Origin of restrictive
Examples from the Web for restrictive
Missouri now has the most restrictive abortion laws in the country.Abortion in Missouri Is the Wait of a Lifetime
November 12, 2014
Will it be difficult to jump back into that restrictive form of writing?David Cronenberg: Why Frustrated Novelists Hate the Screenplay
October 13, 2014
At least 180 restrictive bills have been introduced in 41 states and some are still pending.Why We’ll Always Need a Civil Rights Movement
July 15, 2014
The state is required to use the least restrictive means to accomplish its goals.Anti-Free Speech Zones Used to Silence Pro-Lifers Could Come Back to Haunt Liberals
January 16, 2014
Across the world, women are held back from science careers by unsupportive teachers and restrictive biases.Geeking Out: Uganda’s Women are Creating the Next Generation of Girl Geeks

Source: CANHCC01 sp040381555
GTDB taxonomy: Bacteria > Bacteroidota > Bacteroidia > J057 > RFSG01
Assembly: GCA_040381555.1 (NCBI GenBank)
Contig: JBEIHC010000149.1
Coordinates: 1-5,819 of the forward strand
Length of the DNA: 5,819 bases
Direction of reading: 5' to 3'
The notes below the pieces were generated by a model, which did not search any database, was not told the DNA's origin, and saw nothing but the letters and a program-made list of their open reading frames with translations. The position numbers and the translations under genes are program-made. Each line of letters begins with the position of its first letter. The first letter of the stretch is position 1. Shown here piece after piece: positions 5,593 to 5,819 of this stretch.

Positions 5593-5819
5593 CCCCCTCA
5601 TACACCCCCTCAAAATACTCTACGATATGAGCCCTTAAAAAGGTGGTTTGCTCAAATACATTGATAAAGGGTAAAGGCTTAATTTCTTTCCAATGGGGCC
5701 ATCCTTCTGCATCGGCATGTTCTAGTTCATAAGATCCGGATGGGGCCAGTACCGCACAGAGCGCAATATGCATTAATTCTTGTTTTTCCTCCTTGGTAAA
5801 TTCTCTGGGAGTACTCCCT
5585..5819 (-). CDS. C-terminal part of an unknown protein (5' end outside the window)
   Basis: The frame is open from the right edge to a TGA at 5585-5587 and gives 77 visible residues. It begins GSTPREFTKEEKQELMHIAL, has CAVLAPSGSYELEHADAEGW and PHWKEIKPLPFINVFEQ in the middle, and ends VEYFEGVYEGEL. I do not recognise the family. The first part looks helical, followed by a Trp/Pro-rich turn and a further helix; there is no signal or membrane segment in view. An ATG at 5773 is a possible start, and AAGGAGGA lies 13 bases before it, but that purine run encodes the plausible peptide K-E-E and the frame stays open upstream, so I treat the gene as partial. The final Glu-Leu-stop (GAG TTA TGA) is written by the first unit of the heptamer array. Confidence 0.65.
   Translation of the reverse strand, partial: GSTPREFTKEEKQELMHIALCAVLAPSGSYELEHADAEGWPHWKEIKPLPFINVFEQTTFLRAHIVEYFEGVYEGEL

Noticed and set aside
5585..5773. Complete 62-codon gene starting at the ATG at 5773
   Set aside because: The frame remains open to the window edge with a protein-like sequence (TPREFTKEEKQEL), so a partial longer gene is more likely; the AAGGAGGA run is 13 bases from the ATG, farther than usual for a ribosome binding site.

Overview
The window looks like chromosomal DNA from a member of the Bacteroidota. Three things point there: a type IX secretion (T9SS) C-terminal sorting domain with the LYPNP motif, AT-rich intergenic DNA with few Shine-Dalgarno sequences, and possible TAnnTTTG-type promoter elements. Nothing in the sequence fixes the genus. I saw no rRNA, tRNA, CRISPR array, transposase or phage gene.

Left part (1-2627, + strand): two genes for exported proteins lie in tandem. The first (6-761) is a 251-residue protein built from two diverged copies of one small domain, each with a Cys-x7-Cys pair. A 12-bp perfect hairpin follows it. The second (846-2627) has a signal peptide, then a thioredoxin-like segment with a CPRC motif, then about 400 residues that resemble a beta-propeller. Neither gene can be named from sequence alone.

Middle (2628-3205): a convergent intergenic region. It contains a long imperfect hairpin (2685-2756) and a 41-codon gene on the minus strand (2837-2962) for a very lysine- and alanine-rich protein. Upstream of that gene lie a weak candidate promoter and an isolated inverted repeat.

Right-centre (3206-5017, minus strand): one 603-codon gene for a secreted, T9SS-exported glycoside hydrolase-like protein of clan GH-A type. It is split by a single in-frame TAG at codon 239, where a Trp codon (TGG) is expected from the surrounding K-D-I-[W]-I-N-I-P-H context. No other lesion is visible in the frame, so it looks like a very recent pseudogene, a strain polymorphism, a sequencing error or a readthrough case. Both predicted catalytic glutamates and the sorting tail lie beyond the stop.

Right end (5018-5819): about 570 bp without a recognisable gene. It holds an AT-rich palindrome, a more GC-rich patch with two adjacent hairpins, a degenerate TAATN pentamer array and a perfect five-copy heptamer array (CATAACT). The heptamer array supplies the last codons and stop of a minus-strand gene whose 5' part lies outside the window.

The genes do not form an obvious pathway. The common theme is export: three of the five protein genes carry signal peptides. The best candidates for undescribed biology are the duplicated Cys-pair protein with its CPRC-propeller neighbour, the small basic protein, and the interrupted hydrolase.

January 5, 2014
Undoubtedly these restrictive laws had their effect upon the temper of the people.The Siege of Boston
A restrictive clause is not separated by a comma from the noun.
The relative should be restrictive: 'that I was a witness of.'
But this is the restrictive or prohibitory system in its simplest form.Sophisms of the Protectionists
Nor can it be denied that, as a whole, this restrictive code was successful.The Political History of England - Vol XI
- restricting or tending to restrict
- grammar denoting a relative clause or phrase that restricts the number of possible referents of its antecedent. The relative clause in Americans who live in New York is restrictive; the relative clause in Americans, who are generally extrovert, is nonrestrictive
Word Origin and History for restrictive
early 15c., "serving to bind or draw together," from Middle French restrictif, from Late Latin restrictivus, from Latin restrict-, past participle stem of restringere (see restriction). Meaning "imposing restriction" is from 1570s. Related: Restrictively; restrictiveness.